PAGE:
Meanwhile, Robinhood suffers harshest hangover after pandemic stock trading boom (Financial Times, Madison Darbyshire) shows that the much-hyped retail broker has had a harsh dose of reality since the heady meme stock days. The number of active users has fallen and its market cap has dropped by two-thirds since its flotation last summer. Its Q2 revenues were down 44% year on year – in contrast with more “traditional” brokers like Charles Schwab which reported an increase of 13% along with record profits. * SO WHAT? * Robinhood has suffered particularly acutely because its younger audience, which fuelled initial trading with US government stimulus cheques, have lost interest. Those who put their money on fintech and crypto – the hot areas last year – have been burned particularly badly. Last year, it focused on growing its customer base, but in order to survive for the long haul it probably needs to concentrate on serving its existing customers better.

Then in SoftBank set to post $34bn gain after handing over Alibaba shares (Financial Times, Leo Lewis and Ryan McMorrow) we see that SoftBank is, on the one hand, about to post a hefty gain of over $34bn, marking the end of an era when CEO Masayoshi Son bought a chunk of Alibaba 22 years ago. This latest move will take its holding down from 23.7% to 14.6% in September, when the settlement process is completed. * SO WHAT? * It will lose its board seat and things could get interesting as the smaller shareholding will mean that it won’t have to deliver on its original promise to vote according to the direction of founder Jack Ma, vice-chair Joe Tsai and other top execs. This comes just two days after SoftBank’s Masayoshi Son unveiled its worst ever QUARTERLY loss of $23bn.

Want to engage with myself and the team at Watson’s Daily about these stories? Why not ask us something in the Forum HERE. It’d be great to hear what you think!



We take another look at what consumers are and aren’t spending money on…

Tui suffers third-quarter loss after flight disruption (Financial Times, Oliver Barnes) shows that flight disruption across Europe has hit Europea’s biggest travel company hard, pushing it into a loss for Q3 despite the strong demand. The company is pushing for compensation from airport operators and expects “to get something in the next coming month and it should be significant”. * SO WHAT? * Despite all this, Tui remains confident that it can deliver close to pre-pandemic trading levels this summer and winter bookings from UK customers are at normal levels. Whether European consumers will remain confident into the winter is a moot point, given how energy prices are set to rise sharply pretty much everywhere. If that’s the case, as holidays are very much a discretionary spend, they could suffer.

Deliveroo losses soar to £147m as cost of living crisis bites (The Guardian, Mark Sweney) continues the flow of bad news coming from the food deliverer as the cost-of-living crisis focuses the minds of customers. Although deliveries and monthly active customer numbers increased, gross transaction value per order (which is the amount customers spend on a takeaway on average) fell by 4%, although it must be said that customers were ordering more under lockdown. Still, the company did beat (reduced) market

expectations and investors pushed the share price up by almost 4%. That said, “Flopperoo” has seen its share price crater by a morbidly impressive 75% over the past year…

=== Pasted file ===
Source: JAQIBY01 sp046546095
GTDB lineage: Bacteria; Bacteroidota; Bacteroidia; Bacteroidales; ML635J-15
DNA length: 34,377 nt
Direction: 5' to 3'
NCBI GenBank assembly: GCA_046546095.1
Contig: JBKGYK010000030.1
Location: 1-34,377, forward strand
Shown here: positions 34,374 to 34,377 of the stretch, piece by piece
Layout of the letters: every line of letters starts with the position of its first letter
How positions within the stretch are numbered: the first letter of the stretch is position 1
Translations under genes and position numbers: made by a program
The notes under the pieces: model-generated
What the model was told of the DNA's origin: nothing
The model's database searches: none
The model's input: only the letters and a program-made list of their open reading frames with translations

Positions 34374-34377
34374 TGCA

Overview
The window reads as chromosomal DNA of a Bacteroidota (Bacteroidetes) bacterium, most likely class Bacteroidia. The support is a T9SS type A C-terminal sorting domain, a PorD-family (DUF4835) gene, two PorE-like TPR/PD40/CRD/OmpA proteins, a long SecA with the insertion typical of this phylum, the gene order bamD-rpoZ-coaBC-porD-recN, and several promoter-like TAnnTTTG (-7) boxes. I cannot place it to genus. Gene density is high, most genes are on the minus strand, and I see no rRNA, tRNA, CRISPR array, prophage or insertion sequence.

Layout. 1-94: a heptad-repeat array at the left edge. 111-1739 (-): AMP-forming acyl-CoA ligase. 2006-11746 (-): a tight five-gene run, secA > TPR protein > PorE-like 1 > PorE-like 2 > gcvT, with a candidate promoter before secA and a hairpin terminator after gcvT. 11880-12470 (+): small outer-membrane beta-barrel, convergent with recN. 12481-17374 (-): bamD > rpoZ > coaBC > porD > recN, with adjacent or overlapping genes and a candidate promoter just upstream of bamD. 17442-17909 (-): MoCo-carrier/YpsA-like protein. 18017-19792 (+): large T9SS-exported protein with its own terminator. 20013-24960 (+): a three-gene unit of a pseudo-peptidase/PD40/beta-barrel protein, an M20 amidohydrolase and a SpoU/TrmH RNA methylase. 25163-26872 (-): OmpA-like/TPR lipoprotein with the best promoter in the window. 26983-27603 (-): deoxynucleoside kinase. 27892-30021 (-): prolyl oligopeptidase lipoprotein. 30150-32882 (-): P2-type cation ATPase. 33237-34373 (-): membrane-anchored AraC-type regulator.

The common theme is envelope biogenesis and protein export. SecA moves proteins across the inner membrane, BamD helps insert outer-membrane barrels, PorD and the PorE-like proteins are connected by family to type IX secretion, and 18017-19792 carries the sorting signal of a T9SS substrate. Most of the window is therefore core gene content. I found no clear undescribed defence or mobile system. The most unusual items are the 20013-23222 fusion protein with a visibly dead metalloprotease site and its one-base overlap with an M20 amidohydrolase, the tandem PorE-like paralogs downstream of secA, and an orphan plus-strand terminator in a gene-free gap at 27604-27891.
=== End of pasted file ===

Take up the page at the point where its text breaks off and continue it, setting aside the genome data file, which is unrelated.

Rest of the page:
Then in Bumble sales rise on higher user spending (Wall Street Journal, Denny Jacob) we see that the dating app saw sales increase over the latest quarter thanks to higher spending by users on dating apps post-lockdown. That said, it cut its 2022 revenue estimates mainly due to foreign currency movements and its sales estimate for the current quarter fell short of market expectations, so the share price fell by 11% in after-hours trading. * SO WHAT? * Bumble’s performance compared favourably with arch-rival Match Group, which recently published such disappointing Q2 numbers that Tinder’s CEO had to leave. I would have thought that spending on such apps would continue to be pretty solid although the cost-of-living crisis will surely kick in given that this is very much a discretional spend.

Estate agents rue falling interest in buying homes (Wall Street Journal, Tom Howard) highlights the interesting trend that the number of potential buyers leaving their details with estate agents has just fallen for the third month in a row but the shortage in supply of houses is causing prices to keep rising (stock levels are nearing all-time lows). Transaction levels are falling and estate agents are getting more downbeat about the market going forward.

Want to engage with myself and the team at Watson’s Daily about these stories? Why not ask us something in the Forum HERE. It’d be great to hear what you think!



Fox does well and Disney add subscribers…

In a quick scoot around other interesting stories today, Fox predicts record political ad spending in US midterm elections (Financial Times, Alex Barker) shows that Fox Corporation is looking forward to the cash rolling from an “unprecedented wave” of political advertising this year looks like it’ll overtake the amount spent before the 2020 elections! Chief exec Lachlan Murdoch even went as far as saying he thought that the fight for the Senate, House and gubernatorial races would make the upcoming November election cycle the most lucrative in US history!

Then in Disney reports earnings surge, reduces long-term forecast for Disney+ subscribers (Wall Street Journal, Robbie Whelan) we see that Walt Disney posted a better-than-expected 26% rise in revenues yesterday due to strong performances from its theme parks division and new subscriber numbers for Disney+. Having said that, it did lower its forecasts for subscriber growth whilst raising prices on its streaming offerings. It also talked about another ad-supported tier of membership * SO WHAT? * It is amazing to just sit back and consider how fast Disney+ has grown in such a short timespan. It now has a total subscriber base across all of its channel of 221.1m – and Netflix now has 220.67 subscribers! The company’s share price rose by 7% in after-hours trading.

Want to engage with myself and the team at Watson’s Daily about these stories? Why not ask us something in the Forum HERE. It’d be great to hear what you think!



…in other news…

Do you remember that iconic scene at the beginning of Daniel Craig’s first Bond outing in Casino Royale where he’s chasing that guy with the rucksack? Well this parkour prison “escape” is pretty spectacular. The athleticism involved is incredible. How they managed to do this without breaking their legs/ankles etc. is beyond me! Don’t try this at home, kids!

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Some of today’s market, commodity & currency moves (as at 0638hrs green is up, red is down). THIS IS INTENDED AS A ROUGH GUIDE ONLY!

FTSE 100 *Dow Jones *S&P 500 *Nasdaq*DAX *CAC-40 *Nikkei **Shanghai **
7,507 (+0.48%)33,309.51 (+1.45%)4,210.24 (+1.7%)12,854.8 (+2.89%)13,701 (+1.23%)6,523 (+0.52%)HOLIDAY3,282 (+1.60%)
Oil (WTI) p/bOil (Brent) p/bGold Per t/oz£/$€/$$/¥£/€$/₿

(markets with an * are at yesterday’s close, ** are at today’s close)